Growers and packers are being encouraged to take part in a face-to-face survey, initiated by the NT Department of Primary Industry, to help identify practices which lower fruit quality standards.






"We're looking at between three and four million trays, which is quite a bit up on last year"

Ross Maxwell, NT Mango Industry Association










With premium prices on offer for early-season mangoes, some growers have been tempted to send immature and poor quality fruit to southern markets in recent years.





President of the NT Mango Growers Association, Ross Maxwell, says the practice is damaging the industry's r…

Europe's Malaise: The New Normal?

Geopolitical Weekly TUESDAY, AUGUST 19, 2014 - 03:00



Stratfor












By George Friedman


Russia and Ukraine continue to confront each other along their border. Iraq has splintered, leading to unabated internal warfare. And the situation in Gaza remains dire. These events should be enough to constitute the sum total of our global crises, but they're not. On top of everything, the German economy contracted by 0.2 percent last quarter. Though many will dismiss this contraction outright, the fact that the world's fourth-largest economy (and Europe's largest) has shrunk, even by this small amount, is a matter of global significance.





Europe has been mired in an economic crisis for half a decade now. Germany is the economic engine of Europe, and it is expected that it will at some point pull Europe out of its crisis. There have been constant predictions that Europe may finally be turning an economic corner, but if Germany's economy is contracting (Berlin claims it will rebound this year)…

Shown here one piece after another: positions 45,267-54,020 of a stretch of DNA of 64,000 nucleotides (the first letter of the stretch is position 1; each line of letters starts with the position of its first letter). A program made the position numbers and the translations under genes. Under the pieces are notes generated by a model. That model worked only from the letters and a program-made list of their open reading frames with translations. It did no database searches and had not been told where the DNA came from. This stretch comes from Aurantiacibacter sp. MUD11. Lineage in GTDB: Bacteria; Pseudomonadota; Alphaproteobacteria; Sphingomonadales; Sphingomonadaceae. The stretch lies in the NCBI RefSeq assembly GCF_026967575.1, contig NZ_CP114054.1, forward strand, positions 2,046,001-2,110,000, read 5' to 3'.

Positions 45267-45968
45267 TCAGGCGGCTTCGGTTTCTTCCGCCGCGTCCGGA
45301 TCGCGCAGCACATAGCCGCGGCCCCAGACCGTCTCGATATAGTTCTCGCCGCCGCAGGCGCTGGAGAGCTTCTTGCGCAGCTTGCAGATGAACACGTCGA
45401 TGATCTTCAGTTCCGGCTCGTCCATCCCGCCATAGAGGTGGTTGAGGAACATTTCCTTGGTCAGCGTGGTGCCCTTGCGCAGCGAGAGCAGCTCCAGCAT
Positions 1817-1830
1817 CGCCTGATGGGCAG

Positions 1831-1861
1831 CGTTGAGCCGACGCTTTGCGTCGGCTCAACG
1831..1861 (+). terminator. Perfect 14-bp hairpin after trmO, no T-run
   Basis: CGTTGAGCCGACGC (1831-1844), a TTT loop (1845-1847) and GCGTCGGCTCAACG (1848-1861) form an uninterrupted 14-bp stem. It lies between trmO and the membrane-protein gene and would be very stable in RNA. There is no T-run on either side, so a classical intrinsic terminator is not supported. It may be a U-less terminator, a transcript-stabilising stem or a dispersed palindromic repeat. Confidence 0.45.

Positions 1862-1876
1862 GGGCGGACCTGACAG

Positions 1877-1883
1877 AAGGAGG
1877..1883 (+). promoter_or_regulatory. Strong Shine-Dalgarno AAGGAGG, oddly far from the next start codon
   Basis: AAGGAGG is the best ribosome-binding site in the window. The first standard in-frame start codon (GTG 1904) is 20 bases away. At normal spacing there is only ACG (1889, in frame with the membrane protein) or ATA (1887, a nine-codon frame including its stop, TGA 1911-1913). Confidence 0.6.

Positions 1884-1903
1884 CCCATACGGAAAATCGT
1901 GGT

Crop Diversity Is Key to Agricultural Climate Adaptation

By Rachel Kyte 
 August 18, 2014 

The views expressed are those of the author and are not necessarily those of Scientific American.






Cassava leaves. (Credit: Neil Palmer/CIAT via Flickr)








News out of Harvard suggests that not only will climate change affect how food is grown, but it will also lower the nutrition levels of what is grown—wheat, corn and rice in particular.




 While this could be a major cause for concern, scientists know that it is possible to breed new varieties of these staple crops to better tolerate higher levels of carbon dioxide or other climatic challenges. 




But they cannot do so without an ample supply of plant varieties to work with in their breeding efforts.







A healthy cassava root. (Credit: Neil Palmer/CIAT via Flickr)








The perfect example for how adaptive breeding works took place in Thailand in the early 1990s. Cassava—a tuber also known as yucca or manioc that is critical to food security and farmer income—had gained a reputation for eroding and degrading soil at higher…

ONE STEP AHEAD OF THE UNDERTAKER : Truth seekers rushing to Diaspora and Unseen.is to escape censorship of corporate-run social media

Monday, August 18, 2014
by Mike Adams, the Health Ranger





(NaturalNews) Share this alert with everyone you know in alternative media, natural health, honest journalism and truth-seeking: The era of "mainstream social media" (i.e. Facebook, etc.) as a trusted social media hub is coming to a close. 


As everyone has noticed by now, Facebook selectively censors posts based on their keyword content, suppressing truthful information about natural cures, GMOs, mercury in vaccines and even cancer prevention strategies.




Everyone in the truth movement now fully realizes that corporate-run social media will always be controlled by corporate interests. Thus, it is useless for the kind of honest investigative journalism the world really needs right now in this era of unprecedented information oppression and propaganda. An alternative social sharing network has long been sought which could serve as a trusted, independent, non-corporate gathering place for truth seekers.



We have now identified t…